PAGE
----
Back then, the dollar was on a gold standard. However, in April 1933, President Roosevelt signed Executive Order 6102, which made it a criminal offense to own meaningful amounts of gold. Everyone had to turn in his or her gold for a payment of $20.67/ounce, which was what the dollar was backed by at the time.
A year later in 1934, once they had effectively confiscated the nation’s gold, Roosevelt devalued the dollar from being worth 1/20.67 an ounce of gold to 1/35 of an ounce of gold. This allowed them to print a ton of money:
Chart Source: Bridgewater Associates
U.S. nominal GDP grew at a double-digit average rate for the next four years from 1934 to 1937 and inflation heated up moderately (bouncing back from a low of -10% to as high as about +5%), until they encountered the next recession. This reduced the total debt burden as a percentage of GDP, and they also reduced wealth and income concentration.
The United States wasn’t the only country to do this. All major currencies were devalued relative to gold, with some being devalued more than others:
Chart Source: Bridgewater Associates
If you bought $10,000 worth of 10-year treasury notes in 1931, you were expecting to be paid interest as well as your principle back. At the time of the purchase, the dollar was set at 1/20.67 of an ounce of gold (0.0484 ounces per dollar), meaning that you lent the equivalent of about 484 ounces of gold to the government, and expected to be paid back the equivalent of about 484 ounces of gold plus interest.
However, by the time the bond matured, the dollar was only set at 1/35 of an ounce of gold (0.0286 ounces per dollar), meaning that when you received your $10,000 principle back, it only translated into 286 ounces of gold. It was, in essence, a default. Every dollar was paid back in nominal terms, but the definition of the dollar was reduced vs gold, and the number of dollars in existence was greatly increased. Plus, by then it was illegal to own gold in the United States. Thanks for playing, try again next time.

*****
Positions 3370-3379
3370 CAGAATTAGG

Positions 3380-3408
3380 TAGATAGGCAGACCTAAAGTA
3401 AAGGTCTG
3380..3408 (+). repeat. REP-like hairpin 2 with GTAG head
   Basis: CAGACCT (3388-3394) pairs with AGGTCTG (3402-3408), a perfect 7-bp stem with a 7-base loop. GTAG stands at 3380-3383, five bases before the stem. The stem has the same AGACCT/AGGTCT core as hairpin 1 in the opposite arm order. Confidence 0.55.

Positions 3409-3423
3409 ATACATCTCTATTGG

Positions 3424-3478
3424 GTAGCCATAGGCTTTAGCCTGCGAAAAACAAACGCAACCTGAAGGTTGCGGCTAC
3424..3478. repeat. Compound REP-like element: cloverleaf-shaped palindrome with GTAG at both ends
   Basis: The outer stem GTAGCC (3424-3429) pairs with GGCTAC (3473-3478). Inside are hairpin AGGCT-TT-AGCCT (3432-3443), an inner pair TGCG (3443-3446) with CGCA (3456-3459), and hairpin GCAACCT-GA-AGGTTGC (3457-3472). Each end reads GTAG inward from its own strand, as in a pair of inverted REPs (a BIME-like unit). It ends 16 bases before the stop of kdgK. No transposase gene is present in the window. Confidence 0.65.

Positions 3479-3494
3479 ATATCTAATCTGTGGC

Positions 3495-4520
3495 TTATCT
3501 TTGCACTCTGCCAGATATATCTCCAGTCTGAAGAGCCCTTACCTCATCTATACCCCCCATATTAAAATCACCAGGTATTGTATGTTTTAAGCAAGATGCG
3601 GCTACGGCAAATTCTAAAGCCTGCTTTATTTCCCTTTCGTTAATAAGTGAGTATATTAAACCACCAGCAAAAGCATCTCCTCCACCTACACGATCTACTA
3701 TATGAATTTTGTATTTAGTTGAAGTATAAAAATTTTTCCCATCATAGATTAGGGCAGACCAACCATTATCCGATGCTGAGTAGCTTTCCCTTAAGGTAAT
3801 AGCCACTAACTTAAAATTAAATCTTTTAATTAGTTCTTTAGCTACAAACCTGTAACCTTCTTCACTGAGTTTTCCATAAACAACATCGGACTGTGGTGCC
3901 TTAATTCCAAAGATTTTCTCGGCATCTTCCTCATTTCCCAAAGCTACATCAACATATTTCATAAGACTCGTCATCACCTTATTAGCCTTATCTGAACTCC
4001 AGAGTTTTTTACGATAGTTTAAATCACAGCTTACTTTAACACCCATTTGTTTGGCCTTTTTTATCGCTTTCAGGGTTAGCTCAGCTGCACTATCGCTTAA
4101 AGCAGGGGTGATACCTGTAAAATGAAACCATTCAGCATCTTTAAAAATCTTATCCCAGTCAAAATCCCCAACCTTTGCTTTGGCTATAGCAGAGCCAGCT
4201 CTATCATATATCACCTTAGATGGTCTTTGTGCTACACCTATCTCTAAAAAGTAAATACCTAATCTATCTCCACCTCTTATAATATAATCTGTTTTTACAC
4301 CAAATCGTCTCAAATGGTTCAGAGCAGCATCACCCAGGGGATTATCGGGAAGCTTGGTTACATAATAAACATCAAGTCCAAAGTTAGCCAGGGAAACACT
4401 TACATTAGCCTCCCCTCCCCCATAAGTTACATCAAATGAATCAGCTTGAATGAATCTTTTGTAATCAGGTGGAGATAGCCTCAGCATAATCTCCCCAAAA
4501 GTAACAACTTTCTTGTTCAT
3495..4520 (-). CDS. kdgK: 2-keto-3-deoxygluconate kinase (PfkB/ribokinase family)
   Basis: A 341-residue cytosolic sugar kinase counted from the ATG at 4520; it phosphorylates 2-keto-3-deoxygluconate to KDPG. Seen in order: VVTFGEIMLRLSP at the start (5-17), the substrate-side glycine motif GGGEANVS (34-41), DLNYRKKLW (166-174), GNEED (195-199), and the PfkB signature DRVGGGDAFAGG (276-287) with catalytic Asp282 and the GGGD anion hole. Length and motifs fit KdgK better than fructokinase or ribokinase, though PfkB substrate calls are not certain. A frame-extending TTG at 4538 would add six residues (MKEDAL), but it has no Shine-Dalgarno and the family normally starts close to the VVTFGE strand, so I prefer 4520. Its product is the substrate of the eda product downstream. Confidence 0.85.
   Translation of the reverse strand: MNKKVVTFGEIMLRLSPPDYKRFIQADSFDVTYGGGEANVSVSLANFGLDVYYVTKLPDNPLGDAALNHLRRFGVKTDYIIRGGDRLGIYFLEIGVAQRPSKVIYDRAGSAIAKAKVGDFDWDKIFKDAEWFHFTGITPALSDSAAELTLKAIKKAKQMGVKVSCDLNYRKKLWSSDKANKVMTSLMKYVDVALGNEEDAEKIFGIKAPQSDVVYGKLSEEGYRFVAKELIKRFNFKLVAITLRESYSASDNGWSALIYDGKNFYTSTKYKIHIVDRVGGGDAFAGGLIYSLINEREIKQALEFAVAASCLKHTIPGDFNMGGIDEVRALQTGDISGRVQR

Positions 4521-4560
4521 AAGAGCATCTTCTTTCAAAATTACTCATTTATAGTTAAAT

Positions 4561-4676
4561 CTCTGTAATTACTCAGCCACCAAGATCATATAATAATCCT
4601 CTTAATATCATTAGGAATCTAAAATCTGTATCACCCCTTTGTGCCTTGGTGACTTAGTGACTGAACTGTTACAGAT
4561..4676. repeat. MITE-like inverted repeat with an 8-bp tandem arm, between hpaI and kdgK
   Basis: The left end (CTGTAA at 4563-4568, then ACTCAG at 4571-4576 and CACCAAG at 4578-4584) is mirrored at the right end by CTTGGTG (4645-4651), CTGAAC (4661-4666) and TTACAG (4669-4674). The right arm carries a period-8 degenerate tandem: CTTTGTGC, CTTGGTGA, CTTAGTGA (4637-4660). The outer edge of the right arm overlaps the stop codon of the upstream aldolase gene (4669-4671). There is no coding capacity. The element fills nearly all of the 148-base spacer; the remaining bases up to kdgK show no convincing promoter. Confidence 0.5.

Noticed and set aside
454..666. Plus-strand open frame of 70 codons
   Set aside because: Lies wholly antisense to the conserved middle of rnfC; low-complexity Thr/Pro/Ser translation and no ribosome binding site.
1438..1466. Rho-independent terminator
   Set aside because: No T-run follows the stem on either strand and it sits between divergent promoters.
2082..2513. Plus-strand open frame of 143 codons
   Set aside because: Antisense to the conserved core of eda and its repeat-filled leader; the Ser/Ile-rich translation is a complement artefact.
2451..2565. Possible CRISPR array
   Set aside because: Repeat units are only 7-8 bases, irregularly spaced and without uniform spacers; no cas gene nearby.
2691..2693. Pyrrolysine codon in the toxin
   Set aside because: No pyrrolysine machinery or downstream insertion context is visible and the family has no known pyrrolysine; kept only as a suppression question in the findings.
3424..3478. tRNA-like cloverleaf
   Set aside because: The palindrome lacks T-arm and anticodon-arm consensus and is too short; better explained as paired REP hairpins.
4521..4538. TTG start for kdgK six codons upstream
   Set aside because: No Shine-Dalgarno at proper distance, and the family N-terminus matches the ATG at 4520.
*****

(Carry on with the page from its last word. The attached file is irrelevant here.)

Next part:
Imagine, for example, that you and I were to both sign a contract, written by me, wherein you will give me your car, and I will give you twenty thousand dollars. However, after you give me the keys, I give you a briefcase filled with twenty thousand Australian dollars, which are worth significantly less. “The contract never said what kind of dollar!” I shout gleefully, driving away.
I didn’t break the letter of the contract, although I clearly broke the intention of it. That’s what the U.S. government did for bond holders. All debt holders, public and private, were essentially defaulted on due to the redefinition of the dollar even though all dollars were paid back in full.
Very high levels of inflation, as measured by the consumer price index, never materialized during this 1930’s period, because the inflationary potential was offset by so much deflationary credit destruction. In other words, this was an example of a largely non-inflationary devaluation.